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FBI arrest Italian publishing exec for manuscript theft scam
A mystery that has shaken the literary world for years -- the theft of hundreds of unpublished manuscripts from distinguished authors -- may finally be about to be solved.
Published: 8 January 2022 16:39 CET
Margaret Atwood's last work, "The Testaments" was targeted by the scam artist. Photo: Jeremy Chan / GETTY IMAGES NORTH AMERICA / Getty Images via AFP
In New York this week, the FBI arrested Filippo Bernardini, a 29-year-old Italian employee of major publisher Simon & Schuster. He is accused of impersonating literary agents and publishers over email to steal unpublished works from writers and their representatives.
The alleged scam had been known in literary circles for around five years with Margaret Atwood, Ian McEwan and Sally Rooney among the novelists reportedly targeted.
Bernardini was arraigned in court in Manhattan on Thursday after being arrested by agents at JFK airport the day before. He has been charged with committing wire fraud and identity theft between 2016 and 2021, crimes punishable by 22 years in prison.
“Filippo Bernardini allegedly impersonated publishing industry individuals in order to have authors, including a Pulitzer prize winner, send him prepublication manuscripts for his own benefit,” said US prosecutor Damian Williams.
“This real-life storyline now reads as a cautionary tale, with the plot twist of Bernardini facing federal criminal charges for his misdeeds,” he added in a statement.
Bernardini pleaded not guilty and was released under “home detention” with a $300,000 bond secured on his home, a spokesperson for the Southern District of New York told AFP.
Bernardini worked in London for Simon & Schuster, which said in a statement it was “shocked and horrified to learn of the allegations.”
“The employee has been suspended pending further information on the case,” the publisher said in a statement. “The safekeeping of our authors’ intellectual property is of primary importance to Simon & Schuster, and for all in the publishing industry, and we are grateful to the FBI for investigating these incidents and bringing charges against the alleged perpetrator,” it added.
Unknown motive Prosecutors say the suspect’s modus operandi was well established. He would impersonate real people in the world of publishing by sending emails from fake accounts. The addresses would be made to resemble the domain names of legitimate publishers but with a letter changed here and there.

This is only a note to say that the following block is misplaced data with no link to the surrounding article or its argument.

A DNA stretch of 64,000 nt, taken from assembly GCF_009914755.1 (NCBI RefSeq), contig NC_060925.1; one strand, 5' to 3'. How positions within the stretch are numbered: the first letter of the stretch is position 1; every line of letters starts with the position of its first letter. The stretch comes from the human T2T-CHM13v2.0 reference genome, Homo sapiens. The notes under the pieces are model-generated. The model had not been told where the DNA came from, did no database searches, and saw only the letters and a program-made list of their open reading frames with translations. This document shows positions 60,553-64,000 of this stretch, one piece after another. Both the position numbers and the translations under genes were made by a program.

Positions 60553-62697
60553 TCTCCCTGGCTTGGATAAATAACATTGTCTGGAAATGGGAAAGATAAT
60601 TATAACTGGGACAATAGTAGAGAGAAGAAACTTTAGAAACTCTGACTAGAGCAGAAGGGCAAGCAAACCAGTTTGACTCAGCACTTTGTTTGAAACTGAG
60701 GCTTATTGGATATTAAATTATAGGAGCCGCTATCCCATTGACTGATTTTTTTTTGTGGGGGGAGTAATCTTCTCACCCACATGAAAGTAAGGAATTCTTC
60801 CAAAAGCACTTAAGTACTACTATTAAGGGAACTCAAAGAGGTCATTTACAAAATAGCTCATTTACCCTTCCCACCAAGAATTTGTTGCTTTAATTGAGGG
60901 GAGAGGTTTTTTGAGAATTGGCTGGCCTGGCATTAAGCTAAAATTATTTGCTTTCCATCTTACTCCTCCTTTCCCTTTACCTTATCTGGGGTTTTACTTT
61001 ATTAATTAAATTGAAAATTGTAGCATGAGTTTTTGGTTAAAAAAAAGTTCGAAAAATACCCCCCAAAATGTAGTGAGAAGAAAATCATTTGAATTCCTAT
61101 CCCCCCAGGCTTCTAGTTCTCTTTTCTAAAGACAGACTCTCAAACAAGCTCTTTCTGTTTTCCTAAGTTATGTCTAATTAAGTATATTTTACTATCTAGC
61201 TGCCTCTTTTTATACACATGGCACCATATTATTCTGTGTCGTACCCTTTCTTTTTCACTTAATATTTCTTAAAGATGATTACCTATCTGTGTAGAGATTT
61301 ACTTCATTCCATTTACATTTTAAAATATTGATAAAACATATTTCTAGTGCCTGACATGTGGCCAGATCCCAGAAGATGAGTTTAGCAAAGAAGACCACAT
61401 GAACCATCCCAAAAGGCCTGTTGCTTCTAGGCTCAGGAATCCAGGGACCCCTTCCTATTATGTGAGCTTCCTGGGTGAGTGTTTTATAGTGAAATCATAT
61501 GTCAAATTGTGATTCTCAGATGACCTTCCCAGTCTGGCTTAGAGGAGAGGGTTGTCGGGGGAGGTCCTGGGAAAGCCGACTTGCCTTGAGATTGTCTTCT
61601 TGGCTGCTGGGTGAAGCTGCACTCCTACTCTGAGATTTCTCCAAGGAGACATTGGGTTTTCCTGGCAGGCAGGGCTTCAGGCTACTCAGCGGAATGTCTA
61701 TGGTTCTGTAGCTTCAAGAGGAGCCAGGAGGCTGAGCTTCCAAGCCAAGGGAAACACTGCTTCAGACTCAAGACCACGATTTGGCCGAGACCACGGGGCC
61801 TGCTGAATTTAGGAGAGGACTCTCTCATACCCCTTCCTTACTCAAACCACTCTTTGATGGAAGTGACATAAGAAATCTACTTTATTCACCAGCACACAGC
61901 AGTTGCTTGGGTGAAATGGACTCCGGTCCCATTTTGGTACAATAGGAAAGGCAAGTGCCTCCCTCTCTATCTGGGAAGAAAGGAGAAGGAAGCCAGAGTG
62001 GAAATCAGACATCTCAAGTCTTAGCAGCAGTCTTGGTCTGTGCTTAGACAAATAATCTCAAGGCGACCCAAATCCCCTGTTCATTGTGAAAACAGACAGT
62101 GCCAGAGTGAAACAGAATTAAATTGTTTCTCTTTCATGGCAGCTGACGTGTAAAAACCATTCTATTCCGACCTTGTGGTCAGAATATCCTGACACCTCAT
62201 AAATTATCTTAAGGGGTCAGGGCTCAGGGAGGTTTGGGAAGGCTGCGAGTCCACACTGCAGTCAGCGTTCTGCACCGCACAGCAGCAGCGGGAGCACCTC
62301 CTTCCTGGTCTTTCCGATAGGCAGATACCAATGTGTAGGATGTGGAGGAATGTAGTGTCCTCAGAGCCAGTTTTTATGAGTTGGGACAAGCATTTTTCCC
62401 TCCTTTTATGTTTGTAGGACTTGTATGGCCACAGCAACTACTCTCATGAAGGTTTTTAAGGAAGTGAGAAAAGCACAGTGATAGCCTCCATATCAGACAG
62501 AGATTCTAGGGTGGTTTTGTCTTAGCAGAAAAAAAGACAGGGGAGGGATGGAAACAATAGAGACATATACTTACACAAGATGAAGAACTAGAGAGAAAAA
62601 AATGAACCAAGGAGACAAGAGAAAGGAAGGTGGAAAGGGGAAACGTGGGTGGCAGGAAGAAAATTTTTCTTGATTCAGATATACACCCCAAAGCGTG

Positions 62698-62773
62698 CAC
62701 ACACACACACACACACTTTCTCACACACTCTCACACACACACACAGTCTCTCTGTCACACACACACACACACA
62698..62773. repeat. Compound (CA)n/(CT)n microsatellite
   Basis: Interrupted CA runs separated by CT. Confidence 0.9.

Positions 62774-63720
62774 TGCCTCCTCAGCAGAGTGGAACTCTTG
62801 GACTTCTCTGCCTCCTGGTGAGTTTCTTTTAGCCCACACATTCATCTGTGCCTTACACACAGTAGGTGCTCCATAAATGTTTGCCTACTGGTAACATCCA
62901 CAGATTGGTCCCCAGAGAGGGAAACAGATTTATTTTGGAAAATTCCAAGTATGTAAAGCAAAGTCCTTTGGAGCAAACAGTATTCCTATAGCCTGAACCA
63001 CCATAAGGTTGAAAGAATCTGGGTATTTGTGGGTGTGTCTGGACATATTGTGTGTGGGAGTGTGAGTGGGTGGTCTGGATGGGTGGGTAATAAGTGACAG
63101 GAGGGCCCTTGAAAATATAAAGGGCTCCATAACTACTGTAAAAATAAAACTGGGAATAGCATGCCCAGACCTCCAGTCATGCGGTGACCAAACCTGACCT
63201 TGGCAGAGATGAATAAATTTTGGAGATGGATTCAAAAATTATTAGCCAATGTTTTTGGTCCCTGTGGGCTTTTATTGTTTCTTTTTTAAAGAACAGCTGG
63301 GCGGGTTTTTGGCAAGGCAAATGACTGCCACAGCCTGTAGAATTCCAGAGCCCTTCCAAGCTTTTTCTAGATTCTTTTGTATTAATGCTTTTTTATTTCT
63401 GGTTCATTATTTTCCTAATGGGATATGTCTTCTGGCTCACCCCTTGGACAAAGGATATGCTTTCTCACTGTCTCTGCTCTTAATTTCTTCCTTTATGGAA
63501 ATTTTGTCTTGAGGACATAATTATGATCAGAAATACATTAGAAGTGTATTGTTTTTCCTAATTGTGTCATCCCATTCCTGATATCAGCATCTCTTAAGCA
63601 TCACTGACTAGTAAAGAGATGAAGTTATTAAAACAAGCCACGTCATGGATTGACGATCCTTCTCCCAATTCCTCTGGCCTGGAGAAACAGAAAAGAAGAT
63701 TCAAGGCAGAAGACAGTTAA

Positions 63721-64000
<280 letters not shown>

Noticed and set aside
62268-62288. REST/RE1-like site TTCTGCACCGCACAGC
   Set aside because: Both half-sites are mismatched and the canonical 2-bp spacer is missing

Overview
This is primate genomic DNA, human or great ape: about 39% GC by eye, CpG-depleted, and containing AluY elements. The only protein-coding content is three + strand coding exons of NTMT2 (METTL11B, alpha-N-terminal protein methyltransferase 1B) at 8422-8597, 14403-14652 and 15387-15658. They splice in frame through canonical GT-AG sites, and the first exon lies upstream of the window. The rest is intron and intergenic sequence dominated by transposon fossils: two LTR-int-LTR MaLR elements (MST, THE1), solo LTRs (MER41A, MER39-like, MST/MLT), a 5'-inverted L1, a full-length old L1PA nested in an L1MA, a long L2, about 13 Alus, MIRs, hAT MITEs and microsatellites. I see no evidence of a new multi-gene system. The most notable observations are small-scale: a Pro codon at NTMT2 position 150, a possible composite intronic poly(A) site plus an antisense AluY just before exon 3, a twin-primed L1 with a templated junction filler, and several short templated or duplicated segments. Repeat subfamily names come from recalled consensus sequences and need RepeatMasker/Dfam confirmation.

The indictment accuses him of registering more than 160 fraudulent domains.
What baffled alleged victims was that the thefts were never followed by demands for money, nor did the works ever seem to appear online or on the dark web.
In 2019, Atwood’s agent revealed that the manuscript for “The Testaments” had been targeted.
Last year, New York Magazine reported that the Swedish editors of Stieg Larsson’s “Millennium” series had been approached by a purported colleague in Italy who requested an advance copy so that it could be translated before release.
A New York Times investigation at the end of 2020 found that “Normal People” author Rooney, “Atonement” author McEwan, and actor Ethan Hawke had also been targeted.
Little is known about Bernardini. Screenshots from a LinkedIn profile that was inaccessible Friday described him as a “rights coordinator” at Simon & Schuster.
The biography said he obtained a bachelors in Chinese Language in Milan and a masters in publishing from UCL in London owing to his “obsession for the written word and languages.”
One element of the story prosecutors hope to find out is what the accused’s motivations might have been as the indictment does not mention whether he made any financial profit from the alleged thefts.
Eurovision in Italy: Six things to expect from the 2022 contest
As Italy prepares to host the Grand Final of Eurovision 2022 this weekend, here's our quick guide to making sense of it all.
Published: 10 May 2022 15:58 CEST Updated: 13 May 2022 09:33 CEST